How To Create A Security Question That No One Else Can Guess

Tina Sieber 25-07-2012

create a security questionIn recent weeks I have written a lot about how to make online accounts recoverable. A typical security option is setting up a security question. While this potentially provides a quick and easy way to recover your account, it also presents a security liability in case the answer is easy to guess or research.


Some websites have realized that standard security questions, such as ‘What is your mother’s maiden name?’ or ‘What is your pet’s name?’, are far too easy to figure out, even by strangers. If you have heard of the guy who hacked into dozens of celebrity email accounts, you will understand. Essentially, this guy could gain access to the star’s email accounts by guessing email addresses, passwords, and finding out answers to security questions.

The same is happening to regular people, as a comment to one of my articles highlighted. A jealous spouse or an angry ex-partner can cause a lot of trouble if they gain access to your online accounts. It’s better to prepare for the worst and not give an ill-natured individual the chance to harm you. Fortunately, most websites now allow users to set custom security questions.

What Makes A Good Security Question?

First and foremost, you will want to pick a security question that is very hard to guess or find out, both for strangers and for people who know you well. On the other hand, the answer should be easy to remember for yourself. Keeping in mind that you may have to answer the question in a few years from now, the answer shouldn’t change over time or at least you should be able to answer it correctly in the future.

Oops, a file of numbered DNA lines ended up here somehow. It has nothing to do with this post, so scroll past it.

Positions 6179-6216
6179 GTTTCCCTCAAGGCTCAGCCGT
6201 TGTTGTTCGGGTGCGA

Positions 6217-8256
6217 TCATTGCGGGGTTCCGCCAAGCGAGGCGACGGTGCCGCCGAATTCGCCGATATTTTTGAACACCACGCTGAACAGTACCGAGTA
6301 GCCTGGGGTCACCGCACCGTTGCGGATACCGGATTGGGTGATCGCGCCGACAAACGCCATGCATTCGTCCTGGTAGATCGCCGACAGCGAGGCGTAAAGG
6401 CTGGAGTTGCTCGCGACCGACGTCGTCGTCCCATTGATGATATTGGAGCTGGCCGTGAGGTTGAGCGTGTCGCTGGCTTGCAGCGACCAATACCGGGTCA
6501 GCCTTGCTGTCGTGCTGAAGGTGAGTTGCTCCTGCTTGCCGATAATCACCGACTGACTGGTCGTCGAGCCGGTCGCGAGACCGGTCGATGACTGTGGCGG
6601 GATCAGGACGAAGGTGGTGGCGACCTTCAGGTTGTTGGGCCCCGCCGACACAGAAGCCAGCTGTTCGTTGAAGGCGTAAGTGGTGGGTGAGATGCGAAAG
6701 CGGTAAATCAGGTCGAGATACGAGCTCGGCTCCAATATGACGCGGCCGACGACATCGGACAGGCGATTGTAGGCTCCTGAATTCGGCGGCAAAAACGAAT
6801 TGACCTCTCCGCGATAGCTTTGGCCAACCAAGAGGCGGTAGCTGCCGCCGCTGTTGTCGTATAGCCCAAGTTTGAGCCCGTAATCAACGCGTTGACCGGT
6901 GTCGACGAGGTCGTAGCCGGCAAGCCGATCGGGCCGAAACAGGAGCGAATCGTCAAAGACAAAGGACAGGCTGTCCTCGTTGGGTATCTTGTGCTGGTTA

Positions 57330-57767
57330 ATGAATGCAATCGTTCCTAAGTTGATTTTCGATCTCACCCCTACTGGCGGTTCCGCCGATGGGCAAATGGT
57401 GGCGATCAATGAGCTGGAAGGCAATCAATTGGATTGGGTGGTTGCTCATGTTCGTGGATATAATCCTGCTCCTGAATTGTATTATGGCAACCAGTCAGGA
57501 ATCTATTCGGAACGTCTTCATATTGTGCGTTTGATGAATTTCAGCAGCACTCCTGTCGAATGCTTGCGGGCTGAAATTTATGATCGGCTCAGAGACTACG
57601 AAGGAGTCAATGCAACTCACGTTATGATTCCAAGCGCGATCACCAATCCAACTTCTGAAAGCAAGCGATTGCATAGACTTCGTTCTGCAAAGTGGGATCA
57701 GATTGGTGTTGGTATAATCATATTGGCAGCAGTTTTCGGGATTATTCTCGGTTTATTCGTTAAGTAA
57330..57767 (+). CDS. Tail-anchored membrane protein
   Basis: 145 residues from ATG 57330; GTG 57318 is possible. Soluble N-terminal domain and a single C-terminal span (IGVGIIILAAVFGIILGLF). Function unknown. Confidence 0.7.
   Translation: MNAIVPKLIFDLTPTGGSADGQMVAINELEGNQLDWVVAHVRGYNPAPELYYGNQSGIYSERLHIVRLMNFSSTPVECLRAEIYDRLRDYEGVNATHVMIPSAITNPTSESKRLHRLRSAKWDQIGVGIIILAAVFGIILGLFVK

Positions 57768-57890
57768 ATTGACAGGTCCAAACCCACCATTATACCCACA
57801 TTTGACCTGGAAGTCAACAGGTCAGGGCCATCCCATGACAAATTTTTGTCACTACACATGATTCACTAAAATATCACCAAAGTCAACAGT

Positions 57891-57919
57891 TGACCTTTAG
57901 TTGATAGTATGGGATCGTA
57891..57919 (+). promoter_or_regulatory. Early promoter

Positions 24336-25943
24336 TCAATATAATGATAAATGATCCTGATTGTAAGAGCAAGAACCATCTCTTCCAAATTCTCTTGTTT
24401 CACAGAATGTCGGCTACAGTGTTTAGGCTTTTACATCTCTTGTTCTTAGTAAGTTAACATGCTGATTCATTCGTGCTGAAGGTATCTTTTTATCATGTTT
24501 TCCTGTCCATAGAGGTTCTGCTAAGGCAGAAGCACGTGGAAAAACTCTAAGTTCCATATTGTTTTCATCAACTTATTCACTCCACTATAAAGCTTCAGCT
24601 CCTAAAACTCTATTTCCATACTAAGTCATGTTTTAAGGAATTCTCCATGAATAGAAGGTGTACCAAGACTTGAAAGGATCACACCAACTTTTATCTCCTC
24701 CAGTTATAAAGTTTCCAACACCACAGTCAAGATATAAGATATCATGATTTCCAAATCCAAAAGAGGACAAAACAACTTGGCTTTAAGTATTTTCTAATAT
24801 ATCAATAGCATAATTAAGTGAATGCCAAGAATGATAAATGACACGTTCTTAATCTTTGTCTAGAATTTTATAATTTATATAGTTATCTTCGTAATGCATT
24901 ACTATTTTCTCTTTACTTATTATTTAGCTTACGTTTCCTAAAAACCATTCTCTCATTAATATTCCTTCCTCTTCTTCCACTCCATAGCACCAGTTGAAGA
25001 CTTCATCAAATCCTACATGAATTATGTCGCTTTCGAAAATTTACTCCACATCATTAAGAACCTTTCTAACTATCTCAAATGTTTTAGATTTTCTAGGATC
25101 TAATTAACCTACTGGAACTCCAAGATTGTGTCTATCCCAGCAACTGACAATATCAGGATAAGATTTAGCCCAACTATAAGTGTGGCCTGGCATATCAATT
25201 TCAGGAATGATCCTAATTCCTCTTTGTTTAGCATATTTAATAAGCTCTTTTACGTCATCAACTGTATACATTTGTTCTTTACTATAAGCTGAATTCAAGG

Let’s summarize these 3 basic principles:

  1. Hard to guess or find out;
  2. Easy to remember;
  3. Doesn’t change over time;

Similar principles and more details on each, as well as examples of good and bad security questions can be found here:


create a security question

Additional Criteria For A Secure Security Question

Based on these basic principles, you can create fairly good security questions. When you add additional criteria, however, your question will become even more robust. For example, an ideal security question has many potential answers, but in alignment with principle 1, only you know the true answer. Also, while the answer should be hard to guess, the answer should still be short and simple, otherwise it’s probably not easy to remember.

Finally, in order not to undermine principle 1, you should never accidentally answer this question anywhere. This could be a conscious effort or you simply choose a question that no one would ever think of asking for fun.

To summarize, these are additional criteria for secure security questions:

  • The question has many potential answers, but only one clear to you (principle 1);
  • the answer is short and simple (principle 2);
  • the question is unlikely to be asked randomly, e.g. in a game (principle 1).

create security question

Examples Of Good Security Questions

Good examples are hard to give because ideally, they will be very personal and not generally applicable to a lot of people. Nevertheless, below are three examples and why they make for good questions.

  • What is the name of the teacher who gave you your first A?
    If you ever got a particularly good or bad grade, you likely remember the subject and teacher. Unless you boasted about it, this detail will be very hard to find out for someone else. Alternatively, if you never received that particular grade, the answer could be nonsensical, such as ‘never happened’.
  • What is the name of the city where you got lost?
    Provided this is a vivid memory, this makes for a great question, provided it’s not a story you have shared far and wide. Generally, events you are ashamed of and never told anyone about make for a great security questions.
  • What is the name of the person whose middle name is Maria?
    Since most people are not very fond of their middle names and don’t typically use them online, this answer is hard to find out or guess.

Creative Answers To Security Questions

Questions with true answers can always be answered somehow. To really increase security, especially on sites that don’t offer a custom security option, you can do what blogger Danah Boyd of Apophenia recommends and create your personal algorithm for security questions. In other words, you create a master key for security questions that functions as an answer. That way you only have to remember the master key to answer any security question you will ever set up.